2.2 Socio-technical challenge: communicating how data and interpretations connect

DataARC was motivated by the contention that we, as domain specialists and researchers, should be actively involved in communicating how data relate to complex ideas and how non-experts might approach them. Equally, it was motivated by the idea that supporting infrastructures are necessary to do this well and meet our professional and ethical obligations.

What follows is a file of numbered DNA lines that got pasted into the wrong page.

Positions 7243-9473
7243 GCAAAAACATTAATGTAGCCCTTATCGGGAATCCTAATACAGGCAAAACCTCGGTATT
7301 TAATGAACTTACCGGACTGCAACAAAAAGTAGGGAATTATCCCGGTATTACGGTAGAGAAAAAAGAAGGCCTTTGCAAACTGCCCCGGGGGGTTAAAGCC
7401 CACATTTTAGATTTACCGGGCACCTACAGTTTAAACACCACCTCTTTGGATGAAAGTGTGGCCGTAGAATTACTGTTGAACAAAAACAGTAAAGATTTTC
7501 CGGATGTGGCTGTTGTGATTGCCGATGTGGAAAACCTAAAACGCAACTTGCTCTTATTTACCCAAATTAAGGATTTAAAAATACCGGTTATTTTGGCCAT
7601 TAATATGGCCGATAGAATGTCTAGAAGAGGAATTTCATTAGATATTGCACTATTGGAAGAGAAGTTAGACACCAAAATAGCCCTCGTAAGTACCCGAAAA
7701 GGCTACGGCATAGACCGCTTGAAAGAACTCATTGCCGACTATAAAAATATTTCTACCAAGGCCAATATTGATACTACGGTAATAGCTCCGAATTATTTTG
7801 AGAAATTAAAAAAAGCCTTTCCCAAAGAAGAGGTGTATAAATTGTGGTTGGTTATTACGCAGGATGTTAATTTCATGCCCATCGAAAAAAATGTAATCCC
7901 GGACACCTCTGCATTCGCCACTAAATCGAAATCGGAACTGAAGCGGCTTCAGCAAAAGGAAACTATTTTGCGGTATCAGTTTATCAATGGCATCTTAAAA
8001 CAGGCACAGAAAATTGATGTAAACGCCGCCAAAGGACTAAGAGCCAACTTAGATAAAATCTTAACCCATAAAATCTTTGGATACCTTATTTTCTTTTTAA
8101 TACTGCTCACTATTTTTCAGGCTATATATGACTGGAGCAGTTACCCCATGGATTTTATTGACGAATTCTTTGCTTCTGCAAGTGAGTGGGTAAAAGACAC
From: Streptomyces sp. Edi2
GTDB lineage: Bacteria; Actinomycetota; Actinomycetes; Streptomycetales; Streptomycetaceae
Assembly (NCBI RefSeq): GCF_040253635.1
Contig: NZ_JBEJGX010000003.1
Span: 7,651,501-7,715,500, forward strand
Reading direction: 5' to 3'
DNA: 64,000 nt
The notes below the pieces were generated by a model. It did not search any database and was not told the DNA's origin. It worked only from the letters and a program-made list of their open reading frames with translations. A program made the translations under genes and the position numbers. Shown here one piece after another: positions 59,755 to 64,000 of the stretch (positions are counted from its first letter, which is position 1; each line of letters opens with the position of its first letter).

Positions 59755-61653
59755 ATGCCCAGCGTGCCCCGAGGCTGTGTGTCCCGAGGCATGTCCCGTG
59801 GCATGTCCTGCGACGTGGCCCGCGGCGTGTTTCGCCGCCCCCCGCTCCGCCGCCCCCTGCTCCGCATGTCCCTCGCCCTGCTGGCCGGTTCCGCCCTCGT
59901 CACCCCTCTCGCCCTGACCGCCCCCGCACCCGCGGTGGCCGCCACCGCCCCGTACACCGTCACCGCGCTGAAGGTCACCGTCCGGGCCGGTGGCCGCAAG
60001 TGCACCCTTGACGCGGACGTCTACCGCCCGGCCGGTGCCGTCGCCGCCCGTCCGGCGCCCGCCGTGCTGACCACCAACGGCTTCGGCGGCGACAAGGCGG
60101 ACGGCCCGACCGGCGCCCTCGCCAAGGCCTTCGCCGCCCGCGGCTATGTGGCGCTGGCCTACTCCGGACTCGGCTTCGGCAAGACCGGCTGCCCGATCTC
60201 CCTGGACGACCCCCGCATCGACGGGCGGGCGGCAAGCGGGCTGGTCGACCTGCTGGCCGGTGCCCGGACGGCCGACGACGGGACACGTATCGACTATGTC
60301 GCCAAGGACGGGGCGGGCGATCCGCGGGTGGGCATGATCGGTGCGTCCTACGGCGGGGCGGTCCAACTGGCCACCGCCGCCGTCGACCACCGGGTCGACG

The challenges of integration across long-standing disciplinary boundaries and working with wider communities are diverse. They range from the intellectual divides created by seemingly incompatible inferential models to the pragmatic incompatibilities arising from expectations around funding, emphasis on outreach and impact, and publication (Crow and Dabars 2019; Fontana et al. 2020; Gibbs and Beavis 2020; Kerr 2020). The structural barriers created by differences in the character of datasets, metadata designed for in-discipline use, and unconnected semantic frameworks are particularly difficult to break down because both intellectual and technical work is required. While the need for tools and methods that support cross-disciplinary data, metadata and semantic integration has been highlighted repeatedly, we lack concrete suggestions for how to design them (Thompson et al. 2017; Levin and Svenningsen 2019; Horcea-Milcu et al. 2020; Shen 2021).